December 21, 2023

Teaching as she learns: Staci Aubry, M.D., reflects on new clerkship role

Aubry shares what she's learned so far and what stamp she hopes to leave on the surgery clerkship

Staci Aubry, M.D.
Staci Aubry, M.D., acute care surgeon and surgery clerkship director

What’s the best way to transition into your role as a new attending surgeon? If you’re Staci Aubry, M.D., an acute care surgeon at Michigan Medicine, it just might be running the medical school surgery clerkship.

Soon after starting as new faculty in 2022, Aubry found she was on fertile ground when it came to her passion for education.

“I got more opportunities offered to me than I probably wanted initially, and I had to decide where I fit in in addition to learning how to be an attending surgeon,” Aubry said.

Aubry worked closely with former clerkship director Gifty Kwakye, M.D. M.P.H., Arthur W. Fleming, M.D. Research Professor, serving as an unofficial co-director for six months. When Kwakye was tapped to be the assistant dean of clinical medical education, Kwayke encouraged Aubry to take on the clerkship – and it just fit.

A two-way learning journey and a passion for teaching

Taking responsibility for an intense program that is a key part of medical students’ education may seem daunting, but Aubry found that the increased exposure to medical students has eased her own transition into her own role and built her confidence.

“The nice part about being with the medical students as a new faculty is you’re still viewed as super smart, which can be contrasted with the residents who challenge you – in the best way – a lot more. It’s a transition that lets me teach them a lot while I’m still learning as an attending,” Aubry said.

Aubry remembers well the fear of entering her own surgery clerkship and the thrill of falling in love with surgery. One thing she’s sure of already is that she wants students to have the same positive experience she did, even if they don’t ultimately choose surgery as their specialty.

“I want every student to learn something – either that they want to be a surgeon or to learn a skill that they can take to whatever specialty they choose…Even if they don't want to be a surgeon, I want them to be comfortable and learn as much as they can in the clerkship. For example, any specialty, in my opinion, should know how to perform an I&D or recognize an acute abdomen,” Aubry said.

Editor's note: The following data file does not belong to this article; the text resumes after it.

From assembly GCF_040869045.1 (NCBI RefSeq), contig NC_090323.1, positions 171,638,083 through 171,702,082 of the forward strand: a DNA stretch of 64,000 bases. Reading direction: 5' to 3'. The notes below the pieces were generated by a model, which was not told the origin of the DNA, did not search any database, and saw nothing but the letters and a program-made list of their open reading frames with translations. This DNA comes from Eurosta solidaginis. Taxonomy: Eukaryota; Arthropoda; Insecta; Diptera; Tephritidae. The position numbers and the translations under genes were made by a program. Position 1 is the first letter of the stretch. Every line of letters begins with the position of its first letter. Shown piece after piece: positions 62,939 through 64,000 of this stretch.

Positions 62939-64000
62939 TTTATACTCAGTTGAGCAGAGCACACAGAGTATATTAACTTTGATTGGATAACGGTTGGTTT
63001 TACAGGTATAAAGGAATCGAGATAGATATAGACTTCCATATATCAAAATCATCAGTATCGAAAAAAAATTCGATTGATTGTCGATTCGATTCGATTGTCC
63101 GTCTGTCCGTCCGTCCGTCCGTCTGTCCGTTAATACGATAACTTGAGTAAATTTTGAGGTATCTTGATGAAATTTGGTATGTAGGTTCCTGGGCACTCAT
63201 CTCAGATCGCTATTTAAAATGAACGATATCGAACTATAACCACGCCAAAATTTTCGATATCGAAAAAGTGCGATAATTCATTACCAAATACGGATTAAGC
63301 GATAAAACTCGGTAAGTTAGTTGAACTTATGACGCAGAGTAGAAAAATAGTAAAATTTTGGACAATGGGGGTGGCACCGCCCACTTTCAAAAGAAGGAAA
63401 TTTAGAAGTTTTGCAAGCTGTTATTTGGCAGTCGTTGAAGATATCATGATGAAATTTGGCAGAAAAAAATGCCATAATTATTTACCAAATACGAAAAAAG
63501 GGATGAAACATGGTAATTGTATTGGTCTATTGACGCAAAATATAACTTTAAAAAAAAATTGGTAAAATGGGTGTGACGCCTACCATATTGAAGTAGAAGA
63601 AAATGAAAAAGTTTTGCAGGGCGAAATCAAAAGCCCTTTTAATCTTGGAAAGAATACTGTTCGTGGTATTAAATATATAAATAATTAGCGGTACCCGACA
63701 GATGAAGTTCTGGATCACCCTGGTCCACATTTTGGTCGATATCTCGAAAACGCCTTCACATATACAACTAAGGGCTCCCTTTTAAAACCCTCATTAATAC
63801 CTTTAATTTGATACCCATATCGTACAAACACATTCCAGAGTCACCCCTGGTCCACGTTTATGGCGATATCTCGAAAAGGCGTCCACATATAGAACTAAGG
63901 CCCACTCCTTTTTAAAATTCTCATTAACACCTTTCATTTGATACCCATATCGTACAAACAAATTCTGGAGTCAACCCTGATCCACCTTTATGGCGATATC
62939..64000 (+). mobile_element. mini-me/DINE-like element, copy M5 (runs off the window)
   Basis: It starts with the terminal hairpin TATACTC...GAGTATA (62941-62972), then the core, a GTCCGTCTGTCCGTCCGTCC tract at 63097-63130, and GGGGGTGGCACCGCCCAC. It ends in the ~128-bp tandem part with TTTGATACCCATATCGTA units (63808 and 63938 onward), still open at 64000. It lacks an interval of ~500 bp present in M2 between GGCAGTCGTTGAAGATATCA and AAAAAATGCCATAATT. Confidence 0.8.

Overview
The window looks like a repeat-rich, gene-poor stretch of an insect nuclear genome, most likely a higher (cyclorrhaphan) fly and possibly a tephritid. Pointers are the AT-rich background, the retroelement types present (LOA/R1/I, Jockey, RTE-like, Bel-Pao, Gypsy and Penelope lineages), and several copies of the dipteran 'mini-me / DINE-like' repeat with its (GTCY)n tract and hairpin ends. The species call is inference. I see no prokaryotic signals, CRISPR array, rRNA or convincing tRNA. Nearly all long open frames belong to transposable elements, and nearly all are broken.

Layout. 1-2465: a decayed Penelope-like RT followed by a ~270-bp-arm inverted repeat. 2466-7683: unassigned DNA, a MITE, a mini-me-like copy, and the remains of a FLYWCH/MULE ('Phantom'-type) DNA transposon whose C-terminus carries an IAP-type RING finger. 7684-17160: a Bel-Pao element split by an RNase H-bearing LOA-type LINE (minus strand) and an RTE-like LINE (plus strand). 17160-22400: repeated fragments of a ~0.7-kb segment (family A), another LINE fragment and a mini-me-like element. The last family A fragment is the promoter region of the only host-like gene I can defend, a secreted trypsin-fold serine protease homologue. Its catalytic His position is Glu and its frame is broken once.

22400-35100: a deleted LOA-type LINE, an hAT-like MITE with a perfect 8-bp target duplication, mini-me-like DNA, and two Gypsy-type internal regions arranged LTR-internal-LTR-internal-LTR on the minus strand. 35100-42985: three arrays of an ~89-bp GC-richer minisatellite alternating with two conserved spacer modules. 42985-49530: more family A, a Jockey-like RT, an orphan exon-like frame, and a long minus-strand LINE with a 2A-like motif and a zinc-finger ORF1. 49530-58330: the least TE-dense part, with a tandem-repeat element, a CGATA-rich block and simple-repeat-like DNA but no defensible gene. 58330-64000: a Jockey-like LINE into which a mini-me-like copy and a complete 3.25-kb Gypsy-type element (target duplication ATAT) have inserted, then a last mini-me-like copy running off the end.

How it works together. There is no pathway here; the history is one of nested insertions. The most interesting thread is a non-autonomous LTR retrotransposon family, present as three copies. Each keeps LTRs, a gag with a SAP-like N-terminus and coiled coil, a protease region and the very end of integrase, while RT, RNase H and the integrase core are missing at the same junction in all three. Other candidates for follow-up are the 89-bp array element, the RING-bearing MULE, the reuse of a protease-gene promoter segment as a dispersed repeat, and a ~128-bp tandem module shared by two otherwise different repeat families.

A focus on life after clerkship

While it’s not Aubry’s goal to make every student choose surgery, she wants to provide more support for those who do. Aubry said that the increasingly intense surgery residency application process — with students commonly applying to approximately 80 programs only to interview with a fraction of them – has led to suboptimal matches and anxiety for the students.

The work on better advising students through the application process starts with data. Aubry said she’ll focus this year on collecting data on various academic aspects as well as data on application and interview volume.

“I want students to go to the program they think is going to fit them best and have the resources to do that,” Aubry said.

Teamwork makes the clerkship work

The clerkship director doesn’t run the program alone. Leaning into the team dynamic is something that Kwakye said served her and the clerkship well.

“It’s easy to make the clerkship all out the clerkship leadership team and the medical students, but there are so many other ‘big’ and ‘small’ folks who are essential in creating the kind of learning environment that nourishes growth,” Kwakye said. She pointed to patients, OR personnel, faculty, advanced practice practitioners and various leadership as crucial to the clerkship’s success.

Aubry is grateful for the team that supports her.

She has Jon Finks, M.D. who has served as the associate director for the clerkship for years and helps her navigate the nuances of running the clerkship. Aubry stressed what an asset he is to the team, and how he relishes the supporting role. “He proudly describes himself as the busboy to the waiter,” she said.

She has an assistant clerkship director in Hunter Underwood, M.D., an endocrine surgeon at Michigan Medicine, who will back up Aubry as much as possible and find his own niche in the clerkship.

She has an administrative partner in Karla Robinson, the clerkship’s surgery education facilitator who is the backbone and reason the clerkship functions as well as it does. according to Aubry: “Karla is the epitome of a clerkship coordinator and has become a great friend.”

She also has her acute care surgery partners, who have offered to cover for her when needed as clerkship duties collide with other responsibilities.

In addition to backup, Aubry is grateful that so many asks that the clerkship director has to make of staff – from helping with lectures to facilitating skills sessions – have almost always been met with a yes.

“My biggest fear coming into this role was that I don't know a lot of other staff yet. I’ve been pleasantly surprised with how open and available anyone I’ve emailed or talked to has been, even if I hadn’t yet met them. It’s been almost too good to be true and you really get to appreciate the collegiality we have here,” Aubry said.

Part of the reason people might be so open? Saying yes to helping teach students is always worth it.

“Even if you dread something you signed up to help with when it appears on your calendar, you leave revived when working with the students. It brings you back to why you went into this field in the first place,” Aubry said.


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